March 7, 2013
Probably my least favorite Hitchcock film
February 11, 2013
An extremely UN-thrilling thriller from Alfred Hitchcock.

OK if you need to kill a couple of hours...
½ January 23, 2013
As much as I love a serious, dramatic cold war thriller (especially those dealing with the Cuban Missile Crisis) this one comes off exceedingly flat and hard to get into. With this, his 3rd to last film, Hitchcock seems to have been trying something dramatically different from his classic films and while I admire the the attempt to make a deadly serious spy thriller at a time when James Bond was king, this could have used a lighter touch.
The cast is decent enough but no one really captures your attention here. And while there are a couple scenes of great tension that Hitch builds masterfully, but they are a little too few and far between to keep this from being one of his most disappointing efforts.
Super Reviewer
January 21, 2013
Following his defection to the United States, a Russian General informs the C.I.A of his nation's plans to position nuclear missiles on the island of Cuba. The C.I.A seek the aid of a French secret agent (Stafford) who manages to steal documents, confirming the plans, from a Cuban official (Vernon) visiting the United Nations in New York. Stafford heads to Cuba to investigate further and also meet up with his mistress (Dor), a leader of the anti-Communist Cuban resistance. Meanwhile, the C.I.A have uncovered information regarding a Soviet spy-ring known as 'Topaz', working within the French intelligence network.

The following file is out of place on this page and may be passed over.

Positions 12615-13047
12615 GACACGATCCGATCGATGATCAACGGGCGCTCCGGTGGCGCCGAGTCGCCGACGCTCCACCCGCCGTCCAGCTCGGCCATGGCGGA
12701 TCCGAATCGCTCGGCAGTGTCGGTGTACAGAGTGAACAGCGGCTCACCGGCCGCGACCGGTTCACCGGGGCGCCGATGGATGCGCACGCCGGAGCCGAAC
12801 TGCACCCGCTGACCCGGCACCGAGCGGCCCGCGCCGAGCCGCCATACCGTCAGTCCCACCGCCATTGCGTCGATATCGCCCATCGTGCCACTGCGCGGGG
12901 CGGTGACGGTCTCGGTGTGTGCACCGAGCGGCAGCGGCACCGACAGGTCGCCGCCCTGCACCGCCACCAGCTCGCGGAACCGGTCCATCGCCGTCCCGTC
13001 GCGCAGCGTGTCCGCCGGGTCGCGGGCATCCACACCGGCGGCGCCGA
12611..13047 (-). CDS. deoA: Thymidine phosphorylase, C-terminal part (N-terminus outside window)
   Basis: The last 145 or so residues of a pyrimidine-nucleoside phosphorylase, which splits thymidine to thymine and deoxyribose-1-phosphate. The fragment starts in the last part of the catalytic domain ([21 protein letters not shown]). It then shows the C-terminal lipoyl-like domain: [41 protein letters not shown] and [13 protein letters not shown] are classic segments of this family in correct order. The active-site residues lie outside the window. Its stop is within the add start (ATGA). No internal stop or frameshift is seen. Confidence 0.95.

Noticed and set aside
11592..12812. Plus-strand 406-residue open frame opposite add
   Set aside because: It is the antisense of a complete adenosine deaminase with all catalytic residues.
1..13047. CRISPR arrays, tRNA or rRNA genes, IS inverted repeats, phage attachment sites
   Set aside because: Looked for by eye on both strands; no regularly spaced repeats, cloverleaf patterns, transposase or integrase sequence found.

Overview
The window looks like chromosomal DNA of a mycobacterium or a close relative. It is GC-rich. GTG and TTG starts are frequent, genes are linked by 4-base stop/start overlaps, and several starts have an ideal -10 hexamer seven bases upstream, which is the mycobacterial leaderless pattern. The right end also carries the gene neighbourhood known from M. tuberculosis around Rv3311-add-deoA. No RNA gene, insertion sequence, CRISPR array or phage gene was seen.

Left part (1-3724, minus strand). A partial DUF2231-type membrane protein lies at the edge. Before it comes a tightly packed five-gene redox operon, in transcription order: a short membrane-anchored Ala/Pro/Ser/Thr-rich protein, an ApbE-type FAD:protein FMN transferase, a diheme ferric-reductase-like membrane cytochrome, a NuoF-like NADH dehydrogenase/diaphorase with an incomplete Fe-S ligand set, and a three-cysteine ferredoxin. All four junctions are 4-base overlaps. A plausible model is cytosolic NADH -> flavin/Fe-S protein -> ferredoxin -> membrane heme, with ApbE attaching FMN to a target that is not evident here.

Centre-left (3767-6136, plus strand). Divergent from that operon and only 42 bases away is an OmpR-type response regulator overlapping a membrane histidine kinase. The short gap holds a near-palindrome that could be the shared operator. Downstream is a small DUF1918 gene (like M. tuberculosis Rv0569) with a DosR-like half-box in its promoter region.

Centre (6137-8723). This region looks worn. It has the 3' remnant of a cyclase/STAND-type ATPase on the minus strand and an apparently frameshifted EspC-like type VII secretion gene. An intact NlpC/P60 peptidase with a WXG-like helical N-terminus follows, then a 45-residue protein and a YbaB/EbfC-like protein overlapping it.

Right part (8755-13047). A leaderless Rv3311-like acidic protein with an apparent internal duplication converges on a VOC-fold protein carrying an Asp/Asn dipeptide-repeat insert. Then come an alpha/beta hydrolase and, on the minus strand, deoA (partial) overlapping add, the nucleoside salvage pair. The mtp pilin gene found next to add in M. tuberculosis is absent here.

Of all his films, 1969's 'Topaz' is arguably the least "Hitchcockian". With it's rambling plot and overly talky script, it resembles the work of a modern Hollywood hack rather than a master film-maker. Hitch had absolutely zero interest in adapting Leon Uris' novel but, following the commercial failures of 'Marnie' and 'Torn Curtain', Universal forced the best-selling book on him. The production was a troubled affair, with scenes being written as late as the night before they were due to be filmed. This infuriated the director, who had spent his career working in a strict, organized manner. He's often quoted as saying how his films were made long before the cameras began to roll, with every last detail worked out meticulously. This was far from the case with 'Topaz'.
After a cheap, stock-footage utilizing, credits sequence, Hitch gives us an impressive opening. The defecting general and his family leave the Russian embassy in Copenhagen, planning to rendezvous with the C.I.A men who will aid their escape. Through a great crane shot, it's revealed that they have been seen leaving the building and are followed by two men and the creepiest female Russian agent since 'From Russia With Love''s Lotte Lenya. Hitch builds a suspenseful, dialogue free, set-piece as the family are followed through downtown Copenhagen by the villains. We're on familiar Hitchcock ground here but it's one of the few occasions in this film's lengthy running time.